What’s Keeping Americans from Living Healthy?

healthy family

If you’re like most Americans you struggle to make cancer-protective lifestyle choices - like eating smart and moving more. Perhaps making changes seems too difficult or you just can’t seem to find time. That’s what Americans said when we surveyed them to find out what healthy behaviors they’re doing and if not, why they aren’t making these choices.

Research shows that eating smart, moving more and being a healthy weight are key to reducing cancer risk. AICR estimates that about one-third of many of the most common cancers in the US could be prevented if everyone followed these guidelines.

Making changes can be challenging, but here we break down the barriers and suggest doable steps to help you get started.

Eat Smart

For lower cancer risk, AICR recommends choosing mostly plant foods, like vegetables, whole grains and beans. These foods should take up two-thirds or more of your plate or bowl.

The barrier:  Many Americans said eating a healthier diet will cost too much.

Try this: Start with available and affordable foods to give your plate a health boost. No need to rely on the latest trendy “superfoods”.

  • Choose common, lower-cost fresh produce for your grocery cart: Carrots, cabbage, sweet potatoes, lettuce, bananas, apples, oranges and pears are among the most affordable items in the produce area. These make great snacks and require minimal prep.
  • Stock up on canned foods: Add canned beans like kidney, pinto, and garbanzo to soups, stews and salads. Canned fruits like pears, pineapple and mandarin are great on their own or in veggie or fruit salads. Canned is convenient and economical.
  • Keep frozen foods on hand: Frozen veggies like green beans, carrots, peas, corn and leafy greens mean no waste and easy steaming or cooking. Broaden your freezer stock to include whole grains like bags of cooked brown rice as a base for stir-fries, and whole-wheat pitas for quick sandwiches and pizzas.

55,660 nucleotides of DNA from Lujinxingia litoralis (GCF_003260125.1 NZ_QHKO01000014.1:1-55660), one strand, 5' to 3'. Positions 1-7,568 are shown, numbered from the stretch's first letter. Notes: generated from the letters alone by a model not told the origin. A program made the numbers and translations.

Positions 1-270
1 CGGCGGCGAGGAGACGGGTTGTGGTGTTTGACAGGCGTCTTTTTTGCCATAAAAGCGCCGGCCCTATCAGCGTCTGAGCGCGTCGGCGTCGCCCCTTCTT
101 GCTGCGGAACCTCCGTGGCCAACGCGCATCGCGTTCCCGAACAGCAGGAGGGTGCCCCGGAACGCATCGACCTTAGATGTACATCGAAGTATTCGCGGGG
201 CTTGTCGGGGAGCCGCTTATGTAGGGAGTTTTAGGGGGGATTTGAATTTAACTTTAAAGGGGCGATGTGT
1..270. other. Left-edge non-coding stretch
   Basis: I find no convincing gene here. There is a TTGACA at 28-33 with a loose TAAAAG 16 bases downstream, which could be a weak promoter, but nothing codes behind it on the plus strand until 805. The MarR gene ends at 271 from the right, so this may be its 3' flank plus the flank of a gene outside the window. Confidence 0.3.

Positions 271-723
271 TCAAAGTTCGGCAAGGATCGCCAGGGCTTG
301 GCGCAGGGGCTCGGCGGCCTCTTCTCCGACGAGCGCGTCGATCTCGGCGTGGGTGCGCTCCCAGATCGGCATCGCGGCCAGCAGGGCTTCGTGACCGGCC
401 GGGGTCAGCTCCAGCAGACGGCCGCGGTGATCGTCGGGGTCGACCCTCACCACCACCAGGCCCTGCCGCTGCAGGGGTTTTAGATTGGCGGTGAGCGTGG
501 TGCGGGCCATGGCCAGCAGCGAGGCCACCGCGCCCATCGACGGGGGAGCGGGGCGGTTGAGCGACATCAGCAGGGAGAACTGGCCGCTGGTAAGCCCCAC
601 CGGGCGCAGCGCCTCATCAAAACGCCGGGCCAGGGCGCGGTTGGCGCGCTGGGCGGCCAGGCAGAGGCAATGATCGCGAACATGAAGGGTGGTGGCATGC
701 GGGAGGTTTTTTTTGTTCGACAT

Move More

For cancer prevention, AICR research shows you should aim for at least 30 minutes of moderate physical activity every day and avoid sedentary habits like too much sitting, TV watching or screen time.

The barrier: Americans said they just can’t find the time to be more physically active.

Try this: Start now to build up a few minutes here and there so it adds up to 30 minutes.

  • Take a 5-minute walking break: If you sit a lot during the day, every hour or so, get up and walk down the street, around the building or up and down the stairs for 3-5 minutes. Those few minutes add up quickly!
  • Make it a family affair: Create family activity challenges. See who can do lunges, jumping jacks or push-ups for one minute during commercial breaks; have a dance-off for the craziest moves or let the kids take turns leading a 2-minute exercise break.
  • Try a new activity or get back to that thing you used to do: Maybe you used to hike, or play tennis or you’ve always wanted to try martial arts or a dance class. Find a like-minded friend(s), join a class and make it a social occasion.


Get to - and Stay - a Healthy Weight

Next to not smoking, being at a healthy weight is the single most important thing people can do to lower their risk, as carrying excess body fat is a cause for ten different kinds of cancer.

The barrier: People’s common concerns are that losing weight is too difficult and they don’t know where to start.

Try this: Keep it simple and begin with one specific change that you can realistically do and that you can measure how you did after a few days or a week. For example:

  • Be Specific: I will eat one vegetable...
  • Measure it: …at least 5 days this week.
  • How to Achieve it:  I can do this because I like green salads, sweet potatoes and mixed vegetables.
  • It’s Realistic: I already have lettuce, a sweet potato and frozen vegetables on hand.
  • Track it: Make a note when you eat your vegetables. You can write it on your calendar or notebook or use an app. At the end of the week you can review and stick with it or revise it for the next week.


This is based on the SMART goal concept and is a research-based strategy to help you get started making healthy changes that put you on the path to feeling better, having more energy and lowering your cancer risk.

Getting support is another important way to make change and especially to keep it up. If you’re ready to try making changes, we’re here to help you take it step by step with our free 12-week weight loss program, AICR’s New American Plate Challenge. The Challenge starts February 29 and you can sign up now.

For Cancer Prevention Month, our Cancer Prevention: Together We Can campaign also offers quizzes, an Activity Tracker and other interactive tools to help you make changes for better health. Thanks to Yakima Fresh, the chief sponsor of the campaign.



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